This story seems to be based on a news story in Virginia about a girl who went missing after a concert. How often do you get your inspiration from news stories/current events? What about this particular story struck you?
I often start from real events, but I never know what’s going to strike me or when. The news story made me sit upright as soon as I heard it, not because of its particulars but because I realized that I had been worried about “missing student” accounts for years, and now it was time to write about it.
There are really two stories going on here—Shasta and Tomas—and I love how they ‘meet’ towards the end of the story. I’m intrigued by the two of them. What do you see as their similarities here? Why is Shasta thinking about him this night?
They came together on their own. I’d been going through a family history and came across the Tomas story, and I was trying to write about that when I heard about the Virginia student. In both cases I was annoyed by what I felt was a cautionary bias in the reportage. I left the Tomas draft and started the Shasta draft, going back and forth until I realized that both stories were about the same thing—making informed choices, even though those choices aren’t always safe. Shasta wants to be as in charge of her own destiny as Tomas has been with his, regardless of the tragic possibility.
You are working on a series of ghost stories right now. What is it with ghosts, scary stuff, that intrigues you?
Gothic is just my preferred flavor of fantasy. I like playing in the world I know, darkened and twisted. My mom read murder mysteries all the time, and my dad—who looked very much like Gomez Addams—took me to see Rosemary’s Baby and other horror movies when I was very small. It was a scandal. My brother Sam was also a huge influence—I was bored with Barbie-type dolls until he built little gallows for them. In college my soon-to-be husband got my attention by impressing me with his knowledge of Manson family trivia.
On the line of scary stuff—what are some of the movies, books, stories that have scared the pants off of you?
That’s a good question, because I don’t always know if something has scared me until years later. In terms of literature, horror comic books were important to me when I was young, and as an adult, novels by Kathe Koja, Peter Straub and Joe R. Lansdale, and short stories by Hawthorne and Flannery O’Connor. In movies, the images that have stuck with me come from black and white films: Night of the Hunter, Cape Fear, Jane Eyre, and To Kill a Mockingbird.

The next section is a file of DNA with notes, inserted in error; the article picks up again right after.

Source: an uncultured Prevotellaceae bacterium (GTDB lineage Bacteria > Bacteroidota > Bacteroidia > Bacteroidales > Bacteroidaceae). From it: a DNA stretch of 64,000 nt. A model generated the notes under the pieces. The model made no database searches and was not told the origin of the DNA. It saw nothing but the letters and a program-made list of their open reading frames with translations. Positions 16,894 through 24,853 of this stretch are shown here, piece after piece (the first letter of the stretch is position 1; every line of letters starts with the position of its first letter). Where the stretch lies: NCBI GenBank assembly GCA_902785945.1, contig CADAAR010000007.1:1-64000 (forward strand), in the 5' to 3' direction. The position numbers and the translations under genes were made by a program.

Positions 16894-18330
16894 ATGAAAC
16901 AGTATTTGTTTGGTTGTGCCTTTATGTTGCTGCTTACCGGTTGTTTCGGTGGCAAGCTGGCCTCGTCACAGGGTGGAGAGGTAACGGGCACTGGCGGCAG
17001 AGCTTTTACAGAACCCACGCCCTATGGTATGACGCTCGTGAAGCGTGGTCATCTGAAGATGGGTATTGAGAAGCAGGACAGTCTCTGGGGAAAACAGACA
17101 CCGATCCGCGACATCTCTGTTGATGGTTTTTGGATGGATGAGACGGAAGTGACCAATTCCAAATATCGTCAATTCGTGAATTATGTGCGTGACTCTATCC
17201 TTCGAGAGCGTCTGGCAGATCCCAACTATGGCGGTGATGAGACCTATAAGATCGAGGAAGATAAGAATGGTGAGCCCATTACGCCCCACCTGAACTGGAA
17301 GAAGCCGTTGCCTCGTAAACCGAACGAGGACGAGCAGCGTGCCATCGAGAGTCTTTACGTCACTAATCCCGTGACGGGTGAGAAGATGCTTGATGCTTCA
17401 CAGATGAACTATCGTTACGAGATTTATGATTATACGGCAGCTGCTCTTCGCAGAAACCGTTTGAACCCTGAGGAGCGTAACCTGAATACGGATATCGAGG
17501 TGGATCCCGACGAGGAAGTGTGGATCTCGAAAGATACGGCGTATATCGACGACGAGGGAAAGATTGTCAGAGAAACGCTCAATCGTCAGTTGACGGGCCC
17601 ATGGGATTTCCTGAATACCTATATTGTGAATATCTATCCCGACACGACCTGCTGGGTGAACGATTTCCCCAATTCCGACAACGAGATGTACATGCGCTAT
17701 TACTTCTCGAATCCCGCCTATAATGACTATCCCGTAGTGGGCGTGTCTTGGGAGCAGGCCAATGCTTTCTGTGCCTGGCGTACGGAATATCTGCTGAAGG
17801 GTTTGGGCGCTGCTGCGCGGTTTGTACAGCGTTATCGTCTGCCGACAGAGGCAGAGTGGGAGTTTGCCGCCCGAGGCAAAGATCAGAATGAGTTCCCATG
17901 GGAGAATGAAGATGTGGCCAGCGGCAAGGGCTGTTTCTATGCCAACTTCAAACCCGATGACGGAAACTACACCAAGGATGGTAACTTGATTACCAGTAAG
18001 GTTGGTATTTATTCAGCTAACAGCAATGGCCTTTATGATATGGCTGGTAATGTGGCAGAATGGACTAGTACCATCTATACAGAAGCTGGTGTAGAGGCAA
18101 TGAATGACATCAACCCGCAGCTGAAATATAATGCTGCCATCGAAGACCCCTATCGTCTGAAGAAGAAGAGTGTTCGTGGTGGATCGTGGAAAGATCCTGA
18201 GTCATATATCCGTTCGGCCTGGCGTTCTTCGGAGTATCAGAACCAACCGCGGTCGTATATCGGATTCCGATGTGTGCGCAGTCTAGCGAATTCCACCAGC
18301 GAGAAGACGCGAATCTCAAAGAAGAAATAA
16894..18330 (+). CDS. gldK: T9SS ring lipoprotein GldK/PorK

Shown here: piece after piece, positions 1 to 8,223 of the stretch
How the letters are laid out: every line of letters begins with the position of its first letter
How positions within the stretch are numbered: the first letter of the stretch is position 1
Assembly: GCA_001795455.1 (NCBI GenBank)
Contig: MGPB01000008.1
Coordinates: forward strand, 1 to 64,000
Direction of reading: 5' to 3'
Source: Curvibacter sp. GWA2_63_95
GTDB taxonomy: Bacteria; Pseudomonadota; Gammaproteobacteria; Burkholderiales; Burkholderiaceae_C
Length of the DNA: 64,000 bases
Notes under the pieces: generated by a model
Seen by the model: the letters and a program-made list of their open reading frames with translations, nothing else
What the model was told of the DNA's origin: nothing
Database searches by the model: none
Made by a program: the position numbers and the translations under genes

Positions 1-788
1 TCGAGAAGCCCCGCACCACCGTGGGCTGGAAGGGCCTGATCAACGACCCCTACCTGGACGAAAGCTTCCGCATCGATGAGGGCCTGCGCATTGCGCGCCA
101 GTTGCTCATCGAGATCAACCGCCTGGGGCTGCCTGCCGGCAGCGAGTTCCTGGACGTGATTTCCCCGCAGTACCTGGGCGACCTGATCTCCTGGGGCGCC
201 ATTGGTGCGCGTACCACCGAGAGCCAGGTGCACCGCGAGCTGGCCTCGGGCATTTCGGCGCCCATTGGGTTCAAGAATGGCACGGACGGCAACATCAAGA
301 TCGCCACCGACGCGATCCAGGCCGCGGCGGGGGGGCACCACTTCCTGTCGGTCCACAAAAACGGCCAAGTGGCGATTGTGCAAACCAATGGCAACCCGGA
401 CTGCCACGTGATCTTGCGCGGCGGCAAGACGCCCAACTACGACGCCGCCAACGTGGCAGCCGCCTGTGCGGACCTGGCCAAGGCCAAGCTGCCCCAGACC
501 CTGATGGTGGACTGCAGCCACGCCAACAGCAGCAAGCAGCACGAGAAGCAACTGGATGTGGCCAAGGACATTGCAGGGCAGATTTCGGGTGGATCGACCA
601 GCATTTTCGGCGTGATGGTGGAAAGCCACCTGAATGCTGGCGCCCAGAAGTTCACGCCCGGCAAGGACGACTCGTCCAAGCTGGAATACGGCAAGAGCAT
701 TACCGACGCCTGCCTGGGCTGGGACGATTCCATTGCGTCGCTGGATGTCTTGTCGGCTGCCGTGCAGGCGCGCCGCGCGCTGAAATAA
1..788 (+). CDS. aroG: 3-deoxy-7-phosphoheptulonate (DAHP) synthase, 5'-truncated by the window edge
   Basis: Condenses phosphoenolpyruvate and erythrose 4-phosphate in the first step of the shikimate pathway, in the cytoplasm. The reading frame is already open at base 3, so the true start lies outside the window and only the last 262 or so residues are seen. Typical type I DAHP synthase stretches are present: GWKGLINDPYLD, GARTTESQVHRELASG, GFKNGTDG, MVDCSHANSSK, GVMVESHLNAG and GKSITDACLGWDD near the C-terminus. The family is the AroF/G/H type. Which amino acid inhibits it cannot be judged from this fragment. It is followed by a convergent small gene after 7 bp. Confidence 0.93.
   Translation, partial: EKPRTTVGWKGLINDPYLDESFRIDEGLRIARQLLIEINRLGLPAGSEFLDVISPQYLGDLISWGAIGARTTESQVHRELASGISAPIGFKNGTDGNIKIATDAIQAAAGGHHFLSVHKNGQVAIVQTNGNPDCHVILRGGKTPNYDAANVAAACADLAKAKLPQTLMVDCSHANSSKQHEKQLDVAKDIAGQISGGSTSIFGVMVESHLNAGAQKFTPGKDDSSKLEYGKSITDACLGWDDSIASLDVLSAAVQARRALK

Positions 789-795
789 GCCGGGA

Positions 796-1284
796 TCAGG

But lately I’ve noticed objects wield more power than narratives. My dad was an antique dealer, and we were always coming into possession of items that made me think obsessively about their deceased owners. Hats are terrifying. And almost anything to do with colonial America gives me the willies.
Can you tell us a little about your VIPs on VSF blog? Where did the idea come from, and how are you feeling about its development?
I started the blog for my students, and it just caught on. I’m not actively adding to it right now because it feels like a fairly comprehensive volume, but once in a while someone volunteers a new article, which is lovely. Mainly I wanted focused, short remarks, no matter how idiosyncratic, about a form that to my mind has injected new life into short fiction. That said, I’m aware that not everyone is on board, and there are a few “flash vs. short story” skirmishes popping up on the net—as if one form threatens the other, which is ridiculous. When I scratch the surface of these arguments I often find that it’s really the old and non-productive genre vs. literary opposition all over again, with a twist; this time genre writers are cast as conservatives because conventional short story structure is still their ideal form, and for very good reasons. I’m sympathetic, but only a little—some opportunities are expanding, others are contracting. Art moves, one hopes.